GuideStar worked with BoardSource, the national leader in nonprofit board leadership and governance, to create this section.

  • Board orientation and education
    Does the board conduct a formal orientation for new board members and require all board members to sign a written agreement regarding their roles, responsibilities, and expectations? Yes
  • CEO oversight
    Has the board conducted a formal, written assessment of the chief executive within the past year ? Yes
  • Ethics and transparency
    Have the board and senior staff reviewed the conflict-of-interest policy and completed and signed disclosure statements in the past year? Yes
  • Board composition
    Does the board ensure an inclusive board member recruitment process that results in diversity of thought and leadership? Yes
  • Board performance
    Has the board conducted a formal, written self-assessment of its performance within the past three years? Yes

Organizational demographics

SOURCE: Self-reported; last updated 6/12/2022

Who works and leads organizations that serve our diverse communities? GuideStar partnered on this section with CHANGE Philanthropy and Equity in the Center.

Leadership

The organization's leader identifies as:

Race & ethnicity
White/Caucasian/European
Gender identity
Female, Not transgender (cisgender)
Sexual orientation
Decline to state
Disability status
Decline to state

Race & ethnicity

Gender identity

 

Sexual orientation

Disability

No data

Equity strategies

Last updated: 01/14/2021

GuideStar partnered with Equity in the Center - an organization that works to shift mindsets, practices, and systems to increase racial equity - to create this section. Learn more

Data
  • We review compensation data across the organization (and by staff levels) to identify disparities by race.
  • We ask team members to identify racial disparities in their programs and / or portfolios.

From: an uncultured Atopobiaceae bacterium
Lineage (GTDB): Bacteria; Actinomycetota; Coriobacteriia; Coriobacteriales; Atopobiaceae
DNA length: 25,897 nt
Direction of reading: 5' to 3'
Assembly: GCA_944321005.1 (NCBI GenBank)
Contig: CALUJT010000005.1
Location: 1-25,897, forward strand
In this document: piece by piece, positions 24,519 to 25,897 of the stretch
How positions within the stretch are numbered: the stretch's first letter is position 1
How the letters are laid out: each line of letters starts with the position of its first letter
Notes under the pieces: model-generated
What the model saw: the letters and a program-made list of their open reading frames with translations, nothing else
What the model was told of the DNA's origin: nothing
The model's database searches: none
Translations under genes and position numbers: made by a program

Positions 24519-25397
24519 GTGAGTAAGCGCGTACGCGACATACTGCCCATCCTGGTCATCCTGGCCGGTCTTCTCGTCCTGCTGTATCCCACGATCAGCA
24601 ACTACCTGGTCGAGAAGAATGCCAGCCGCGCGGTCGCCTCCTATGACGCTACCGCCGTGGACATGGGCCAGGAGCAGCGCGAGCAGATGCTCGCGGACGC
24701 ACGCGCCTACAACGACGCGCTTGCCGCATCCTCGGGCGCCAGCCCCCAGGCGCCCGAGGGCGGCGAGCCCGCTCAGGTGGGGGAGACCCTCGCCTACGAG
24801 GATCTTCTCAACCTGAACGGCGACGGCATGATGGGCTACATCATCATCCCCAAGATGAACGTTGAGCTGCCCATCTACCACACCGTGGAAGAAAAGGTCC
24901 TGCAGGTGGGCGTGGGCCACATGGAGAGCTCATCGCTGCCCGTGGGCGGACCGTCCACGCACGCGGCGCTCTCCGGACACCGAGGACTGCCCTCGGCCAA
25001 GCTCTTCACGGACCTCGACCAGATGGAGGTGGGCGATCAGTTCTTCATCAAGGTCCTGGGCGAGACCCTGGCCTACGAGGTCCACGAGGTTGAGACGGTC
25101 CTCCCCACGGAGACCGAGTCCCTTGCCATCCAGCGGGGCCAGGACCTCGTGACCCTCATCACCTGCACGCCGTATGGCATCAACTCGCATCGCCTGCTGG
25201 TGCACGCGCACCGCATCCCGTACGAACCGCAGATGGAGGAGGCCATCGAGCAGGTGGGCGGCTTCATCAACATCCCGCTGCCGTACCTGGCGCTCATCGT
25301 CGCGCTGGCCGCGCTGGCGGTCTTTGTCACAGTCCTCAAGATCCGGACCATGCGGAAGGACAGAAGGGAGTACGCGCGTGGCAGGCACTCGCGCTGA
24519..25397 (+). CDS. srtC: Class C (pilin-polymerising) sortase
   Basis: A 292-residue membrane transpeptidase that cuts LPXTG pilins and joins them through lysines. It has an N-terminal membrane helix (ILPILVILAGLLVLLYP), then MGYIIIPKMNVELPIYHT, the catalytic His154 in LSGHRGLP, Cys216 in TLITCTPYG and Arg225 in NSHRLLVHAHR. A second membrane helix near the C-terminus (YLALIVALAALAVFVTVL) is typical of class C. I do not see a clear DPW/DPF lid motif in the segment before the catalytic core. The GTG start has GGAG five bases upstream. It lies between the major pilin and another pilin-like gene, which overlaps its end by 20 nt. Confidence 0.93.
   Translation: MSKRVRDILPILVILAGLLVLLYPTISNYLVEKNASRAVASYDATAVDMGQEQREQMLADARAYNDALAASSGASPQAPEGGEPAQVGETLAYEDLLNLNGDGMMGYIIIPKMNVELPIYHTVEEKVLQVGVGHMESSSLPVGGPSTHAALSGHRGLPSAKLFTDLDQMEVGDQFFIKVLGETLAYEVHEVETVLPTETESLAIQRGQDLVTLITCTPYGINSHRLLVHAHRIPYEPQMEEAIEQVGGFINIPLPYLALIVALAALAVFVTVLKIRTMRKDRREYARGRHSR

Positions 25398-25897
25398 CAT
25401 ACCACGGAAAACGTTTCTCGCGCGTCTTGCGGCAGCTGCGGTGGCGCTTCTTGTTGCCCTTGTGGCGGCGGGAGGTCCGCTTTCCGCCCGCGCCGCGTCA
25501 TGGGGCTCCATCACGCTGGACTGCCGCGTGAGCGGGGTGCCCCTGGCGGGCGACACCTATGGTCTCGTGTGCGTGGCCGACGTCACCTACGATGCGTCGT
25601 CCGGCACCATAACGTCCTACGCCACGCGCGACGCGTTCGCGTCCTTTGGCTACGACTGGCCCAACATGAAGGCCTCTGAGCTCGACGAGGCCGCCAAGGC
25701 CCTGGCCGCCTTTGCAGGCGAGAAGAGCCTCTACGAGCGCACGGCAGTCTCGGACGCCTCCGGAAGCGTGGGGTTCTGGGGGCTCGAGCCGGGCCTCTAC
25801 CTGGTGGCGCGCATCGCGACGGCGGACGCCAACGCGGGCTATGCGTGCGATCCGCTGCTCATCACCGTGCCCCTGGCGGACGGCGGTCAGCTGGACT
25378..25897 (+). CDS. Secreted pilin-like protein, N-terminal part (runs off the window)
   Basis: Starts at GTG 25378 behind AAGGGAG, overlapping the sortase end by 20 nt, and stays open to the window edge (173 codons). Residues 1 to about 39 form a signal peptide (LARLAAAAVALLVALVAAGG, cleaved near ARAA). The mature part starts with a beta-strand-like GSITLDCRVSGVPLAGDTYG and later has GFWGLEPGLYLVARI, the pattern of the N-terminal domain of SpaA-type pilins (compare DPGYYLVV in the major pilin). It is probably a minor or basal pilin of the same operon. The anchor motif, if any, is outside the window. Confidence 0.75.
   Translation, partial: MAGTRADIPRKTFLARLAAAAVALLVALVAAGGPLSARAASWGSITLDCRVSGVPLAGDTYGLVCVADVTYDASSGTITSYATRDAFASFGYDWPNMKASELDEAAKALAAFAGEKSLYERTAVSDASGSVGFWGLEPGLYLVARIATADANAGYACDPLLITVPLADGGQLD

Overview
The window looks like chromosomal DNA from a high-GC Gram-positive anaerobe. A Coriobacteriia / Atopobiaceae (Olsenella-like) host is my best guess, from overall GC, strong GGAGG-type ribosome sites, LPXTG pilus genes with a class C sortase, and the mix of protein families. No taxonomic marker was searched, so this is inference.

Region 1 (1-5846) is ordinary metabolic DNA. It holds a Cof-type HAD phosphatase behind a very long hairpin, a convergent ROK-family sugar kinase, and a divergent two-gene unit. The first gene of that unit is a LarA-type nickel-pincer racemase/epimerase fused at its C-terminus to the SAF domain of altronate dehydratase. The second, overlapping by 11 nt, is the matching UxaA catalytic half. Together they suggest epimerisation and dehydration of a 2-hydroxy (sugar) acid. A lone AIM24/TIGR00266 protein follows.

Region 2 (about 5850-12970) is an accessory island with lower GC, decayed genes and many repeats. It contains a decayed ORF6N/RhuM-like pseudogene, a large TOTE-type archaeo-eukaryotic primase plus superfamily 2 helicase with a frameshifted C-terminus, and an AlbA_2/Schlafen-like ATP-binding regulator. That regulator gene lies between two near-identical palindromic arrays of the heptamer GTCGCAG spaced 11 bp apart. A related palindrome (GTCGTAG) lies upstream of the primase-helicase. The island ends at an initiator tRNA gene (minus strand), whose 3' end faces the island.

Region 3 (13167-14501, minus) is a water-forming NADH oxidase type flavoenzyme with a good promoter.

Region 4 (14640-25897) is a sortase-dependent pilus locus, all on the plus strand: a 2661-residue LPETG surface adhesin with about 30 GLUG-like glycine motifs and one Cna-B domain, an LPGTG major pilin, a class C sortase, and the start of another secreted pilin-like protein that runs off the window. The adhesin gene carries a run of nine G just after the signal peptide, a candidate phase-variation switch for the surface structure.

• We analyze disaggregated data and root causes of race disparities that impact the organization's programs, portfolios, and the populations served.
  • We disaggregate data to adjust programming goals to keep pace with changing needs of the communities we support.
  • We employ non-traditional ways of gathering feedback on programs and trainings, which may include interviews, roundtables, and external reviews with/by community stakeholders.
  • We disaggregate data by demographics, including race, in every policy and program measured.
  • We have long-term strategic plans and measurable goals for creating a culture such that one’s race identity has no influence on how they fare within the organization.
Policies and processes
  • We use a vetting process to identify vendors and partners that share our commitment to race equity.
  • We have a promotion process that anticipates and mitigates implicit and explicit biases about people of color serving in leadership positions.
  • We seek individuals from various race backgrounds for board and executive director/CEO positions within our organization.
  • We have community representation at the board level, either on the board itself or through a community advisory board.
  • We help senior leadership understand how to be inclusive leaders with learning approaches that emphasize reflection, iteration, and adaptability.
  • We measure and then disaggregate job satisfaction and retention data by race, function, level, and/or team.
  • We engage everyone, from the board to staff levels of the organization, in race equity work and ensure that individuals understand their roles in creating culture such that one’s race identity has no influence on how they fare within the organization.